Tolerate the Phelps family

Respect Fred Phelps’ death


After the death of Westboro Baptist Church’s founder and leader Fred Phelps, it seemed as though all of the United States cheered in unison.

Known for his hate against gays, soldiers and the general population, Phelps quickly gained the reputation of “the most hated man in America,” according to CNN.

Once the nation caught wind of Phelps’s death, a storm of comments spread around the Internet about this seemingly wonderful event. Of course, most were glad he was dead.  Some even began exclaiming they would picket or even party at his funeral. I’m sure quite a few people would like to imagine Phelps going to Hell. However, none of that is really an appropriate response to a death.

Even though Phelps and the Westboro Baptist  Church brought pain and humiliation to the country, the only reasonable response to hate is not hate, but love. A perfect example of this is a group of people who responded to Westboro Baptist’s protest at Lorde’s concert in Kansas City on Friday, March 21. The sign they held up to show the protesters read, “We’re sorry for your loss.”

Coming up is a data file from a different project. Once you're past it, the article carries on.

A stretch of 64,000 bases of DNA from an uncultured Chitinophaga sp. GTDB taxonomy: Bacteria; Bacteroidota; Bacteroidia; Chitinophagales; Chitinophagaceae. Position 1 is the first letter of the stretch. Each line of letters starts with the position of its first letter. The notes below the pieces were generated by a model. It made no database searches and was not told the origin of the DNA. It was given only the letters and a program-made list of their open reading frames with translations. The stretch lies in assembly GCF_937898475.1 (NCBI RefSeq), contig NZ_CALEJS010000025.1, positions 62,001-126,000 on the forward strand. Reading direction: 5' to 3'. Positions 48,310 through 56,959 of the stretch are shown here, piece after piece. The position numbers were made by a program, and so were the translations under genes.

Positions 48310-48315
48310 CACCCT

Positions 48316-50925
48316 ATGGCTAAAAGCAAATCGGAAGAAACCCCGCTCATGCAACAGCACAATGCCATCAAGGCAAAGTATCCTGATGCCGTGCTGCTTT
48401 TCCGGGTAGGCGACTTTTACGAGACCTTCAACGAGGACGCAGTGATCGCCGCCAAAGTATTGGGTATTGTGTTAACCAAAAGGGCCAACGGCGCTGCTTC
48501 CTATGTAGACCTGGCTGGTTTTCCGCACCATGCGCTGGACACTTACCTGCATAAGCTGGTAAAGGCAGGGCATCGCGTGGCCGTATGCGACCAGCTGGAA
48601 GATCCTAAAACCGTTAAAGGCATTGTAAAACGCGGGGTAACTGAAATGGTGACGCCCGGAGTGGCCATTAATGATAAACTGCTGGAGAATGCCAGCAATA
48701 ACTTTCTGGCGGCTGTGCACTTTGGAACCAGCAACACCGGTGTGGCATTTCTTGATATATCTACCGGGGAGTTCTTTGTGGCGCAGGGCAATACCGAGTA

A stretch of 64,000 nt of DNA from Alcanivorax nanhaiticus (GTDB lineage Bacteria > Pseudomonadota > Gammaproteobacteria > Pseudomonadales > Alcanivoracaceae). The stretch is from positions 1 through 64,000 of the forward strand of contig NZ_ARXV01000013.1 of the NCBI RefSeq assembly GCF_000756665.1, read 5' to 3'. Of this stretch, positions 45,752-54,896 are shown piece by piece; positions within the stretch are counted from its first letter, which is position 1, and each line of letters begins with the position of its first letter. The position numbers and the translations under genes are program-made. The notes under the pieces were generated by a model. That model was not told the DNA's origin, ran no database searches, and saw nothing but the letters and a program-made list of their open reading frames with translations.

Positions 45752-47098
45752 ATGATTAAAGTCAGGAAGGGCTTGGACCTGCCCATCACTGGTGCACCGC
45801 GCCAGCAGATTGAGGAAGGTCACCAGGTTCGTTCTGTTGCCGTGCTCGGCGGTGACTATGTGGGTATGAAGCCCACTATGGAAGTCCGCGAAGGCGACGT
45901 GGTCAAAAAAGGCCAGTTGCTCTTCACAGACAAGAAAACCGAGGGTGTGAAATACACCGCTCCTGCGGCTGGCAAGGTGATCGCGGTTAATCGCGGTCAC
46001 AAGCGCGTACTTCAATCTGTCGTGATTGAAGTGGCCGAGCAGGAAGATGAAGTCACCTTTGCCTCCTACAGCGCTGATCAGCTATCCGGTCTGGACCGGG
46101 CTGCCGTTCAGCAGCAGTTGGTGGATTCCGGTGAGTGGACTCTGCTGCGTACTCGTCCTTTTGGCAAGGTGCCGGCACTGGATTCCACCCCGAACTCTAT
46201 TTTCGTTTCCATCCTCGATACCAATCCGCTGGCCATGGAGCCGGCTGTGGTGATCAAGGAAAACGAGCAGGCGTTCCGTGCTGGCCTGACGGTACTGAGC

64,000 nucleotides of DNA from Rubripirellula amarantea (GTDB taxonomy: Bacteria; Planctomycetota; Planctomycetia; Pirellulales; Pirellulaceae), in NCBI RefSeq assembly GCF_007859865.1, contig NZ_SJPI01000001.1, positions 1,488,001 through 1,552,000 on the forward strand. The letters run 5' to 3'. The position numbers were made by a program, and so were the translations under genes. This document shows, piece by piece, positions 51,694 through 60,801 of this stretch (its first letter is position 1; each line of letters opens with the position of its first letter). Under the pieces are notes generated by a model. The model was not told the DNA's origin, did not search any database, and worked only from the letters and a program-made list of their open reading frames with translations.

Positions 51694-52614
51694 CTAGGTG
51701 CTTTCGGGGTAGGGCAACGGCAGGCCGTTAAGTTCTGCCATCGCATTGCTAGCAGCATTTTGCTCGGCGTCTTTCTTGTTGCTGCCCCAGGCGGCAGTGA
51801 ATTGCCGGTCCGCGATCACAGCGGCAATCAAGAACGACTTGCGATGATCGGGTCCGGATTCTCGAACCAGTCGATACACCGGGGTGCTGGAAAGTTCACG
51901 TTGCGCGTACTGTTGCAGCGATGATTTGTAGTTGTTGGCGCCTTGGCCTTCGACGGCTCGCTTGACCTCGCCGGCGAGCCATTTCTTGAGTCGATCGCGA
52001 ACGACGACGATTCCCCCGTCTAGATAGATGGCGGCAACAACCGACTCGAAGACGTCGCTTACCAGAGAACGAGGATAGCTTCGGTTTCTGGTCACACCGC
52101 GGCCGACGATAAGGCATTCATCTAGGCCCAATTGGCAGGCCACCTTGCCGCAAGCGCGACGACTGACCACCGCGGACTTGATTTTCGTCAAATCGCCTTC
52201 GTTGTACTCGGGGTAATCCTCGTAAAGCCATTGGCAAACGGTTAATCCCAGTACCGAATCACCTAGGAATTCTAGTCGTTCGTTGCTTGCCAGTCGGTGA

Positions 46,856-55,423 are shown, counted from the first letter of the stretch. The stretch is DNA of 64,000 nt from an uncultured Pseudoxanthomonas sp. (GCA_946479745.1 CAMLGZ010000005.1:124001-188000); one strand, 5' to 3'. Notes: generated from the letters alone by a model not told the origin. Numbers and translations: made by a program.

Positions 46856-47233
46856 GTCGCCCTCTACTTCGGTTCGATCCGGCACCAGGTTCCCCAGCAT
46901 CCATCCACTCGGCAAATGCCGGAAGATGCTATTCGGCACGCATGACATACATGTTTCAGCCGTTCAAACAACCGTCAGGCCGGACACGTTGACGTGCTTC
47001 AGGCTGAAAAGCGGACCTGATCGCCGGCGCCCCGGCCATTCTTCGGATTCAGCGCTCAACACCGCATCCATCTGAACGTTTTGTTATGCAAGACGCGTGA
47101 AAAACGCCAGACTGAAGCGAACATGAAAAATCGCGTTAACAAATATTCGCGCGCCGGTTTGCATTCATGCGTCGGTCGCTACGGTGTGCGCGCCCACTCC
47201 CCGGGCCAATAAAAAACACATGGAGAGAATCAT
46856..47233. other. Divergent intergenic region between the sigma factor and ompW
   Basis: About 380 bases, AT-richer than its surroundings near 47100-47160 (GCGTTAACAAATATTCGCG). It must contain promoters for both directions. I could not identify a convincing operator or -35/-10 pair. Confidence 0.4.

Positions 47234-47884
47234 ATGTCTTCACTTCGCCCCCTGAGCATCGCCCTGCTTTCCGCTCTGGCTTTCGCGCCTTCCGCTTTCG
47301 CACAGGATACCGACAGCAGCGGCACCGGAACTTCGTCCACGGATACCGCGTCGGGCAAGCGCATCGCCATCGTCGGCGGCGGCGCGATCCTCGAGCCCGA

Some might be thinking, “We shouldn’t be respecting them,” or “They deserve pain, too.” I can assure you this is not the right thing to do. You might ask why, and the simple answer is hypocrisy. What gives us the right to turn around and disrespect them as they have disrespected us?

It’s easy to hate someone who has caused an irreversible amount of pain. However, showing respect and kindness to that person, no matter how hard it may be, will always be the right thing to do.

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